Sunday, July 10, 2005

lab 35 - Geryon, another Inferno grid

NAME

lab 35 - Geryon, another Inferno grid

NOTES

Grid computing is everywhere it seems, and one of the obvious applications of Inferno is grid computing. As usual, I know little about it aside from reading a few papers to get me enthused enough to make some effort in that area. If I read all the current research I'd have little time to do the programming. So instead I'll jump in and see if I can swim. I'm trying to setup a simple grid, with tools for MapReduce functionality. I'm calling this system Geryon (because things need names).

This first stab is to see what can be done with the pieces already available in the system. And from this working prototype find out what pieces need to be written to fill in the gaps or improve it in any way.

Geryon is too large to cover in one blog entry so I'll be posting it piecemeal. I'll setup a wiki page to cover the whole setup and running of Geryon as I get further along.

OVERVIEW

I'll start with an overview of the system. I have a small number of machines running a mixed set of operating systems: Plan9, Linux, and Windows. On each machine is running one or more emu instances. One instance is running the registry. All emu instances must use that registry service, which is key to the operation of Geryon. Every emu instance must run one rstyxd service for the cpu command. Every service gets registered. So all computation is distributed by using the cpu command to send command blocks.

For storing data, I use a large number of chunks, which are files of equal size (64MB), and each file is used as the storage for kfs, which is registered as a styx service.

On only one emu instance, the master, is a ndb file that maps registered chunk services to "disk" names. This is edited manually. A disk name is of the form dn.app, where n is the number of the disk and app is an application name, e.g. d0.mbox. An application's data is assumed to be quite regular in it's layout on the disk and to span many disks.

Running a modified cpu command takes the form

% rcpu {ls /n/d0.mbox} d0.mbox

where rcpu runs cpu on a node of it's choosing, will mount the disk and run the given command block. The disk can be mounted from any node in the cluster by looking up its address in the registry. rcpu also uses the registry to find the available list of cpu nodes.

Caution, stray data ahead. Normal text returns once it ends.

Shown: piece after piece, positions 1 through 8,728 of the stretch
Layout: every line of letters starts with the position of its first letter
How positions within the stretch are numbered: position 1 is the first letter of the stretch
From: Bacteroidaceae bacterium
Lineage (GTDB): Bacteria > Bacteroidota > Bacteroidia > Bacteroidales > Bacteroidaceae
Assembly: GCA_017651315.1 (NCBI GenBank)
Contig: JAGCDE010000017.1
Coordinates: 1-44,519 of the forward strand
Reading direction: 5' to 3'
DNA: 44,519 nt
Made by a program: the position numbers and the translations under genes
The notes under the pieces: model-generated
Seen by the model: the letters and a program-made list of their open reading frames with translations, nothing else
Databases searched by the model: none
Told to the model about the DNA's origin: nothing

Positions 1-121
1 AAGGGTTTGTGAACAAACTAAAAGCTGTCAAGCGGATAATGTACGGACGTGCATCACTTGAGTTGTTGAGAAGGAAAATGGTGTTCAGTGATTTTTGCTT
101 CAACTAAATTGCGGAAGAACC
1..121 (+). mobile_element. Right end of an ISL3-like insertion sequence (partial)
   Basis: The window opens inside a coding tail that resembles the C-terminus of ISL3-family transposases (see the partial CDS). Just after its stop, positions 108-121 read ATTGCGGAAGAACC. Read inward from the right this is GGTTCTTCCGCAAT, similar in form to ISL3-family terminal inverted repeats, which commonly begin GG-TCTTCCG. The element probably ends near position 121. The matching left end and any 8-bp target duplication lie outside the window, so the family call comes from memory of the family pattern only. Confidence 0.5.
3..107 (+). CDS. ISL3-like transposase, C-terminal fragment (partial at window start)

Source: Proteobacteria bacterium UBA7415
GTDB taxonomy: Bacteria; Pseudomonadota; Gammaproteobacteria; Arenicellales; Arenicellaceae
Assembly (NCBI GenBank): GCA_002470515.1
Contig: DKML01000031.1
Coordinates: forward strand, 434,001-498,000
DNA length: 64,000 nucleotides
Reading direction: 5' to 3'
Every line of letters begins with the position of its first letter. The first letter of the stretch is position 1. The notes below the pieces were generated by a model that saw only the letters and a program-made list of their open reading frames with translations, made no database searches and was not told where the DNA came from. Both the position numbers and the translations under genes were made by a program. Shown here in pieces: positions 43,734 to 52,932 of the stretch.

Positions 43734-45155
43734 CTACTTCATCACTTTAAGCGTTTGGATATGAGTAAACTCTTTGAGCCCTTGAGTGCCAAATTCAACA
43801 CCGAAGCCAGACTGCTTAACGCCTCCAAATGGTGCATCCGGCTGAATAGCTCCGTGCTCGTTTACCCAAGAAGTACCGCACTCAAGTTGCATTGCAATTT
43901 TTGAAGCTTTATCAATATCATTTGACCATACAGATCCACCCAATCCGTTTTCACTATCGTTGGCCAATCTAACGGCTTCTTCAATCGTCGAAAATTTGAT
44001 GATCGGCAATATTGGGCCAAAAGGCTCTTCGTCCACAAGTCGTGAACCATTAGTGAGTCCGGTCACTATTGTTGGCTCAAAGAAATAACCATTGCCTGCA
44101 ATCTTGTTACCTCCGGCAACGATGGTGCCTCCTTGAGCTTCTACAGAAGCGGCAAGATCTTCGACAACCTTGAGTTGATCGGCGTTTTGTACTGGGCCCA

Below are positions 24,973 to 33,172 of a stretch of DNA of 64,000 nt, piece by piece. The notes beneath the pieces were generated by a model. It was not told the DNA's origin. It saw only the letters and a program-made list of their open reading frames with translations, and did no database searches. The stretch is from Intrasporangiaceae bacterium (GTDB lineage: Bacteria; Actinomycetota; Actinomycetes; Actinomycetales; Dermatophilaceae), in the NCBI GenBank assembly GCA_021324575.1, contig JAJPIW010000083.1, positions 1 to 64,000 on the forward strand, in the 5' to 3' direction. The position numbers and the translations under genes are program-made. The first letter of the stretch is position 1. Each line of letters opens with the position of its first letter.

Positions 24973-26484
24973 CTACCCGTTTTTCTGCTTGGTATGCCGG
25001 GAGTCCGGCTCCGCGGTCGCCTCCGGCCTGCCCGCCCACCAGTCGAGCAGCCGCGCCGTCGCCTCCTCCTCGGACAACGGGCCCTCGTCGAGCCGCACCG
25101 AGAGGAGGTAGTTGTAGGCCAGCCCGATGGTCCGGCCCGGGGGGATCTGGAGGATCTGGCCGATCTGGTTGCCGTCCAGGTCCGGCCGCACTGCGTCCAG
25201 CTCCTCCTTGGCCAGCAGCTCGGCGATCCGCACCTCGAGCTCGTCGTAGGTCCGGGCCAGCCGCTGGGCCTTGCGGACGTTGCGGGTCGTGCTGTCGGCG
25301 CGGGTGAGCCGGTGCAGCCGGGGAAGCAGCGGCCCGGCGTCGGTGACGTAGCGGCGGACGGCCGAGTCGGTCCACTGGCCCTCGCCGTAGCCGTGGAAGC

As well as there being nodes storing application data, each cpu has a set of registered disks for storing the output from commands running locally, e.g., d0.cpu ... dn.cpu. rcpu automatically mounts a disk local to the cpu node running the command block.

On top of this shell function I built a mapreduce shell function of the form,

% mapreduce {idx /n/d?.mbox/*/*/*}
        {agg} d0.mbox d1.mbox d2.mbox d3.mbox

The mapreduce command takes a map and reduce command block and a list of disks as input. Mapreduce uses rcpu to run the map command block on each disk on a different cpu (selected in round robin fashion). The mapper generates a key-value pair for all data stored in the files which it navigates on its own. The reducer command block takes as input the key-value pairs which are already sorted and performs a reduce function writing to stdout another key-value (see the MapReduce paper for a clearer explanation). The return value from mapreduce is the list of disks where all the output files are stored. Similar to the description in the MapReduce paper, an intermediate hash function is used to partition the data output from the mapper. And the data is collected and sorted for each partition before being sent to the reducer. The command lines for these are nothing more than, e.g.,

% {mapper} |intermediate 5 /n/d0.cpu/$job.inter.

where intermediate runs a hash function on input and writes to output files with a prefix given in the second argument, and

% cat /n/d?.cpu/$job.inter.0 | sort | 
     {reducer} > /n/d1.cpu/$job.partion.0

Notice that for the reducer all the cpu disks containing intermediate files are mounted. So a cat across a number of disks is performed as

% rcpu {cat /n/*/filename} d0.cpu d1.cpu d2.cpu d3.cpu 

I'll describe the shell code in more detail next post, and a link to a web page describing the whole setup.

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